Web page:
Top Israeli and U.S. leaders and experts present diverse views on Iran, the Israeli-Palestinian conflict and U.S.-Israel relations at online conference

The November 21 conference, co-hosted by the Y&S Nazarian Center, in partnership with Haaretz, Israel's leading newspaper, examined the most pressing strategic challenges facing the country today.

Merav Michaeli, who is also a member of Israel's security cabinet, asserted that “this is not an Israeli issue. Iran as a nuclear state is a problem of the world. It should be dealt as an international issue.”

By Liron Lavi

November 24, 2021 — On November 21, 2021, the UCLA Y&S Nazarian Center for Israel Studies teamed up with Haaretz, the leading newspaper in Israel, to host an online conference on Israeli national security challenges. Top experts and leading policymakers from Israel and the U.S. discussed the Iranian threat, the Israeli-Palestinian conflict and U.S.-Israel relations.

Israel’s Defense Minister Benny Gantz, former Director of the Mossad Yossi Cohen, former Foreign Minister and Justice Minister Tzipi Livni and Chairwoman of the Israeli Labor Party and Minister of Transportation Merav Michaeli were among the many high-level speakers at the conference.

“This conference is not just about challenges, it is also about opportunities” proclaimed Gantz in his opening keynote remarks. With the Abraham Accords, he asserted, Israel has strengthened its ties with its neighbors and has “an opportunity now to build trust” with the Palestinians, despite the growing threat from Iran.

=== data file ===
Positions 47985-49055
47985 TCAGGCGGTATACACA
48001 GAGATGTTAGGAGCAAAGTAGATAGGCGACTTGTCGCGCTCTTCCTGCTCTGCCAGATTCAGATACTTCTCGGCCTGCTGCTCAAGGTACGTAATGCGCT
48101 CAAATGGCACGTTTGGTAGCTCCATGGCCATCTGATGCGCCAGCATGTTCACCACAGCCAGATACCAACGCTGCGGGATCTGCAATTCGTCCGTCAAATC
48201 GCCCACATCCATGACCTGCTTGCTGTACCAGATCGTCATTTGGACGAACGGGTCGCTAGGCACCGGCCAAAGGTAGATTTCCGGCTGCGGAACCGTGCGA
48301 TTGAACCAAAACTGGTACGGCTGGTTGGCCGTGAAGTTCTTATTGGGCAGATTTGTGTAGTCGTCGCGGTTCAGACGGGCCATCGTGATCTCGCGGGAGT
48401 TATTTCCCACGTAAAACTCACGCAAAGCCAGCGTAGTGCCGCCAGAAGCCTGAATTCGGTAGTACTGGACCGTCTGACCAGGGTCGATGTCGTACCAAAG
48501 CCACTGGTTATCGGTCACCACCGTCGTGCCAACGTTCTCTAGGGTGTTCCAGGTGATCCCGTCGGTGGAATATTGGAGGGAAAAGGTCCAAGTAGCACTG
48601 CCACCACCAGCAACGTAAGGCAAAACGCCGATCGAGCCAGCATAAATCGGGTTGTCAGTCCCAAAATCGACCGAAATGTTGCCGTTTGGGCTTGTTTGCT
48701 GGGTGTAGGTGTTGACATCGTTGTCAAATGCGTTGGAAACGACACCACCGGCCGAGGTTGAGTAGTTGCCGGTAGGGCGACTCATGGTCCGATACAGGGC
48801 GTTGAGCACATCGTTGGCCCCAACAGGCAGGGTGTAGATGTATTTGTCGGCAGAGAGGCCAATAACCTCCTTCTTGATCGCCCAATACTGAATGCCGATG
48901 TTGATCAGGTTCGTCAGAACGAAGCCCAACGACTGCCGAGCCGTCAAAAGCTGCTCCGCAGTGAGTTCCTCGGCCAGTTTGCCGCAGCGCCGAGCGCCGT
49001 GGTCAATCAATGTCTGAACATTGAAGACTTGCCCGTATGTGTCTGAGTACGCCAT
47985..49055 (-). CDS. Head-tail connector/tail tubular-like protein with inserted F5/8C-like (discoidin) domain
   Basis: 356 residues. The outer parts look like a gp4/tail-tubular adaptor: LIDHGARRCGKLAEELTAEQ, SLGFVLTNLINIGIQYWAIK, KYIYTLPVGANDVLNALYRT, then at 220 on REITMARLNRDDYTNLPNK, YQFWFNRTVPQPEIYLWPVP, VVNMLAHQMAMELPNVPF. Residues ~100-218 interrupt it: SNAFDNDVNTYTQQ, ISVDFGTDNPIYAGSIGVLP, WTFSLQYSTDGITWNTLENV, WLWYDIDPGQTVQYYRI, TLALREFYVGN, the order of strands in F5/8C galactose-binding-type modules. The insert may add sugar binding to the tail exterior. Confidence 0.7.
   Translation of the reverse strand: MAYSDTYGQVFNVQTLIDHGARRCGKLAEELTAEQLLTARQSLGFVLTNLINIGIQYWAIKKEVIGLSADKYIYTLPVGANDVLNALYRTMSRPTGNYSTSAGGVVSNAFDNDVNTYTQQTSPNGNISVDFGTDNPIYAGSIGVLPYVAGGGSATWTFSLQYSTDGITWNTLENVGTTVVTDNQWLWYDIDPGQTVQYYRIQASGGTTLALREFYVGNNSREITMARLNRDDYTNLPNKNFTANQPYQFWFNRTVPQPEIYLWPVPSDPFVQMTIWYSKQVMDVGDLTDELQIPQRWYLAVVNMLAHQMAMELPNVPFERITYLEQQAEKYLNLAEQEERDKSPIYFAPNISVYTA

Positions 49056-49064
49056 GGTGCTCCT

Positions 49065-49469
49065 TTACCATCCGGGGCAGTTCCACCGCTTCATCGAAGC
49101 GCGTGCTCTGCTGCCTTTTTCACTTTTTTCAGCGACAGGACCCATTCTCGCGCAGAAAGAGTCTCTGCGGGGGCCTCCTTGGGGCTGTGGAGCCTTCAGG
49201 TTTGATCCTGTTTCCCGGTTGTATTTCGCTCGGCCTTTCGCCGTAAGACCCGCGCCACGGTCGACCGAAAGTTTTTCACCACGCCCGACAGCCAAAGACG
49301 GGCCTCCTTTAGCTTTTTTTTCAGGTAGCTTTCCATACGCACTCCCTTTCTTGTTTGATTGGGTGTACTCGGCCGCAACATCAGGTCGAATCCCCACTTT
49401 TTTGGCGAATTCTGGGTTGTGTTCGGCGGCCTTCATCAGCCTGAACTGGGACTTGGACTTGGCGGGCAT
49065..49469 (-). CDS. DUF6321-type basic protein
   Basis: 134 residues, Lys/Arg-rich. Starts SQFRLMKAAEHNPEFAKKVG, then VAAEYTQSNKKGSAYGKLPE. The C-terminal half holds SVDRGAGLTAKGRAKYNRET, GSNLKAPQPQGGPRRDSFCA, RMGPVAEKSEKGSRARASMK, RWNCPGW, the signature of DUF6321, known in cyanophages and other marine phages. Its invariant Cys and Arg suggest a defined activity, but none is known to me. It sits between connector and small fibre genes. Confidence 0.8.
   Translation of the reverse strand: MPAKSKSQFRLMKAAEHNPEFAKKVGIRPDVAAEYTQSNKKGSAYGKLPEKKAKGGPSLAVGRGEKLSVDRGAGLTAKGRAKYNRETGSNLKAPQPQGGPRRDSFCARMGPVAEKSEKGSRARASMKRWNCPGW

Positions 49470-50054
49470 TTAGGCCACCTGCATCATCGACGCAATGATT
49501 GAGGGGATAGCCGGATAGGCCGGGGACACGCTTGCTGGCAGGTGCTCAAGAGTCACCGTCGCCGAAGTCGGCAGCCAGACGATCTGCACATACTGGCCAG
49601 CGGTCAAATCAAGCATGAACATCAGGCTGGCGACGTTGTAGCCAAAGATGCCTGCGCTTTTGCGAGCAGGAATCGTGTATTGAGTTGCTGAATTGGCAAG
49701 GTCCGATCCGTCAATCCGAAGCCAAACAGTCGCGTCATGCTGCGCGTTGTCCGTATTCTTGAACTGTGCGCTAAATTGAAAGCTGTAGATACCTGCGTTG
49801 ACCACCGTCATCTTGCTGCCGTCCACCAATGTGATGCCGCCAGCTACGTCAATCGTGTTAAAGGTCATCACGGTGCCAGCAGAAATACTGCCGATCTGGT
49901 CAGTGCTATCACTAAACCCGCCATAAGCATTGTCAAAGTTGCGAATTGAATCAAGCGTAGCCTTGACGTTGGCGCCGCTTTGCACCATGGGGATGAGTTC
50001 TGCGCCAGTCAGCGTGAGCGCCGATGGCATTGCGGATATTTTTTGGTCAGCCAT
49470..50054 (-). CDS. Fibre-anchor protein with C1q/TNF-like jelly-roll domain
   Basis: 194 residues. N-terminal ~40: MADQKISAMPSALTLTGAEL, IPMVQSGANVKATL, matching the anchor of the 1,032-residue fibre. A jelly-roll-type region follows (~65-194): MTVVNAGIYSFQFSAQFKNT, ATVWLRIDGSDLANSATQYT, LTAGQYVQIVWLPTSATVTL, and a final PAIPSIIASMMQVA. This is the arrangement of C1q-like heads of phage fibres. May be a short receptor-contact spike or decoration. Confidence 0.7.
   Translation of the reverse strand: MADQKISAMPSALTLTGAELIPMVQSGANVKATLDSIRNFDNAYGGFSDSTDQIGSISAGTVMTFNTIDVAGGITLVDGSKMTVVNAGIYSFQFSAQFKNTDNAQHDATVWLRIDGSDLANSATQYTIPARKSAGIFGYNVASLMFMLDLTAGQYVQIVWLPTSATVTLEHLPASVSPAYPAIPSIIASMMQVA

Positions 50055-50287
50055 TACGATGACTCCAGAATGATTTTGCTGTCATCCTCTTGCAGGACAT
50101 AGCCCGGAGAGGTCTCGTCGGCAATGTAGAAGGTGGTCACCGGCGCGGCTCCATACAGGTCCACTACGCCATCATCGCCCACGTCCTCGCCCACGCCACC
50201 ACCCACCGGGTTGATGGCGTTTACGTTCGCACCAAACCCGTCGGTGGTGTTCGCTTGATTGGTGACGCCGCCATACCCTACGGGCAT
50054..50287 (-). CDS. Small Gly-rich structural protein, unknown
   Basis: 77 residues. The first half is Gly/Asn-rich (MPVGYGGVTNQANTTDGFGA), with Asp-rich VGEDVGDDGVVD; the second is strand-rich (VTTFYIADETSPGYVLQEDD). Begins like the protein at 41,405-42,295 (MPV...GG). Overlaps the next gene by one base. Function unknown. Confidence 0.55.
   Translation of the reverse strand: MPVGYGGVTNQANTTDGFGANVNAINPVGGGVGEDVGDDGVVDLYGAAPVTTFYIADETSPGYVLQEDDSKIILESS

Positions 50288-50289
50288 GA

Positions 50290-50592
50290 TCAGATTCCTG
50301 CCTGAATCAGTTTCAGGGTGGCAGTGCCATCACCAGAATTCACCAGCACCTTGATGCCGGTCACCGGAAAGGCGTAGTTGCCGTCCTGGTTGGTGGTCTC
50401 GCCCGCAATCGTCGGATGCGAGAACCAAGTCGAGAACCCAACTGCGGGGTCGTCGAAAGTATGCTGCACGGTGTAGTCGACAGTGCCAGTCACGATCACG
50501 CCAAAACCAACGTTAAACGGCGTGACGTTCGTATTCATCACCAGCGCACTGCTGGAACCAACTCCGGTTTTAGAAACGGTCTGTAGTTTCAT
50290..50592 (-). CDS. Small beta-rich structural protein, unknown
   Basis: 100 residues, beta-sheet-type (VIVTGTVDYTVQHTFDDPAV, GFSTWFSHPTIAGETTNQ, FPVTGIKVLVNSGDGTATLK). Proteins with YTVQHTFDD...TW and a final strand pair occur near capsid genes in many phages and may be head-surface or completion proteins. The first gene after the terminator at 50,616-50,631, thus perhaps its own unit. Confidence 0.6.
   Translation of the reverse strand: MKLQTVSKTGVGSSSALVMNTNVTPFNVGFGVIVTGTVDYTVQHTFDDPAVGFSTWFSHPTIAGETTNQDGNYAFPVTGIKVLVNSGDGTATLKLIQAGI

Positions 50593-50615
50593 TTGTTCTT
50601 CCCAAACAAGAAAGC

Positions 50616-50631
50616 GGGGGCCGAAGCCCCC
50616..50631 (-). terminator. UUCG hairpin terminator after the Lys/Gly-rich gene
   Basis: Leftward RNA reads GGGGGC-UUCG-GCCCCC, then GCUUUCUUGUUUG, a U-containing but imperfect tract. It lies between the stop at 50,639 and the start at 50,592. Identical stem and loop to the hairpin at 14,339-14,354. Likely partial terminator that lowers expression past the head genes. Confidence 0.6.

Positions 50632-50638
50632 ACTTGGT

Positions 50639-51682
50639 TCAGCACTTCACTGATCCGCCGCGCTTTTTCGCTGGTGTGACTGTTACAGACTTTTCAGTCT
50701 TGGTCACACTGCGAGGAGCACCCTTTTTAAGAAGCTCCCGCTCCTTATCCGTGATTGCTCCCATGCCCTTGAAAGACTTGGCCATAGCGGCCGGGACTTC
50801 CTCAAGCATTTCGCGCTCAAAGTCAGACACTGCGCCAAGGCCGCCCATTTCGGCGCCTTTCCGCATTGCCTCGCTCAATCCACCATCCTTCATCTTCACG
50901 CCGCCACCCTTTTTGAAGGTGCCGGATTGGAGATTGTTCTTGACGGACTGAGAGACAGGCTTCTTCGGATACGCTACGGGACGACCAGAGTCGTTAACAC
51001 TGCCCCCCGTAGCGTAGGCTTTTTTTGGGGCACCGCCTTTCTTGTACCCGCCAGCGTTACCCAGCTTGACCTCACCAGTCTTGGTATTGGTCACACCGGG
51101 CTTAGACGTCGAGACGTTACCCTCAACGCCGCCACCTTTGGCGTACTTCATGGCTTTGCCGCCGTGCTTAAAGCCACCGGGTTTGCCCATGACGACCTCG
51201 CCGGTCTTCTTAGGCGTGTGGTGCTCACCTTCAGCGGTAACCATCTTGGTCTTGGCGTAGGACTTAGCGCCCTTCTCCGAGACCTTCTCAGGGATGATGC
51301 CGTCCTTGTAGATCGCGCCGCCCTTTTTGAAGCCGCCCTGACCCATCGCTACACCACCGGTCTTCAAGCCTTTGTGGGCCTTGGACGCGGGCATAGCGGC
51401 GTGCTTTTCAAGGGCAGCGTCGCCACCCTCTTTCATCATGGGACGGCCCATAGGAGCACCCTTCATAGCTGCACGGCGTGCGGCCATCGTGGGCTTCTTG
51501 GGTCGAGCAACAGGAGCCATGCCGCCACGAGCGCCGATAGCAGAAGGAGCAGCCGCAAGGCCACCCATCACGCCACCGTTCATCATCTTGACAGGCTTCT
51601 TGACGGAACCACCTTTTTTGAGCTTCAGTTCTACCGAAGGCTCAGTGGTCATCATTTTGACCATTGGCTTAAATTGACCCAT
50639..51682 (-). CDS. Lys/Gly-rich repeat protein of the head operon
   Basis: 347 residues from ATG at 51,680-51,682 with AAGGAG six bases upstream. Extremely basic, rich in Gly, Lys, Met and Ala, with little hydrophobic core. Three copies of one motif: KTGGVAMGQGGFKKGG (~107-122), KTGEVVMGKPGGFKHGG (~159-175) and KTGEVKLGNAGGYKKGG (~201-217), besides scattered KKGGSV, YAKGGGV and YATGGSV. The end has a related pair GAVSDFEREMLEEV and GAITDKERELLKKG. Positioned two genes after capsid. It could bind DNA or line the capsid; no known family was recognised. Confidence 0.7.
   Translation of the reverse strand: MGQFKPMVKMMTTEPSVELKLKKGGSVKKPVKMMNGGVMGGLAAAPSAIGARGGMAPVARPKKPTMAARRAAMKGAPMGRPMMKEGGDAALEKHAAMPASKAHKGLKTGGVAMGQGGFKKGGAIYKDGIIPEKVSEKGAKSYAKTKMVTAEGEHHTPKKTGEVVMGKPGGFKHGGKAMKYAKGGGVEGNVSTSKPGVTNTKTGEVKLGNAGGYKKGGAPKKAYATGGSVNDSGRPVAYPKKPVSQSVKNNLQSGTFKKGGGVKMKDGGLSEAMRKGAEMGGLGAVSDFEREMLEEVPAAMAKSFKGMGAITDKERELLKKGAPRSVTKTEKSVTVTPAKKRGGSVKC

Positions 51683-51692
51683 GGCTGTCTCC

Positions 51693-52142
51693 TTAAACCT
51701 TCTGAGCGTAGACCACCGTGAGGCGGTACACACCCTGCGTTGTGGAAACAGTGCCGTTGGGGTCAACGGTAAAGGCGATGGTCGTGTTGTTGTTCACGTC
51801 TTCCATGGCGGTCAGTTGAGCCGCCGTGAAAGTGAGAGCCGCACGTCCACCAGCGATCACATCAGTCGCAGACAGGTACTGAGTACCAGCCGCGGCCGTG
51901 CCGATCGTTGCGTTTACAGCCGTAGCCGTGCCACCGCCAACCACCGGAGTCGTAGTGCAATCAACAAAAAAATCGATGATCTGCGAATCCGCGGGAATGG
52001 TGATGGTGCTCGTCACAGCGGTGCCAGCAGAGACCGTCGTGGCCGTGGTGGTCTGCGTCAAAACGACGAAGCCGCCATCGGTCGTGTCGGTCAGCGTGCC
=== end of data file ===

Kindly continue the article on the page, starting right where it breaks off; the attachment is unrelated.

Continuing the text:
The conference featured one-on-one interviews with current and former government leaders, plus three panels of Israeli and American experts from universities, think tanks and civil society organizations.
On the topic of the “shadow war” with Iran and the Iranian nuclear threat, former Director of the Mossad Yossi Cohen — in a rare interview — said he was skeptical the negotiations will result in an agreement because Iran “will not agree to a deal.”

Also commenting on the Iranian challenge, former Defense Minister Moshe Ya’alon claimed that cooperation between Israel, the U.S. and Arab countries is key in curtailing Iranian nuclear capabilities. Merav Michaeli, who is also a member of Israel’s security cabinet, asserted that “this is not an Israeli issue. Iran as a nuclear state is a problem of the world. It should be dealt as an international issue.”

At the panel discussion on this topic, panelists weighed-in on the recent developments in Iran’s nuclear program and its involvement in the region as well as Israel’s responses to these threats.

In light of the renewed negotiations over the Iran nuclear deal (JCPOA) Dalia Dassa Kaye, senior fellow at the UCLA Burkle Center for International Relations and former director of the RAND Center for Middle East Public Policy, emphasized that as Iran gets closer to nuclear capabilities, it also “has better cards to play” with conventional weapons.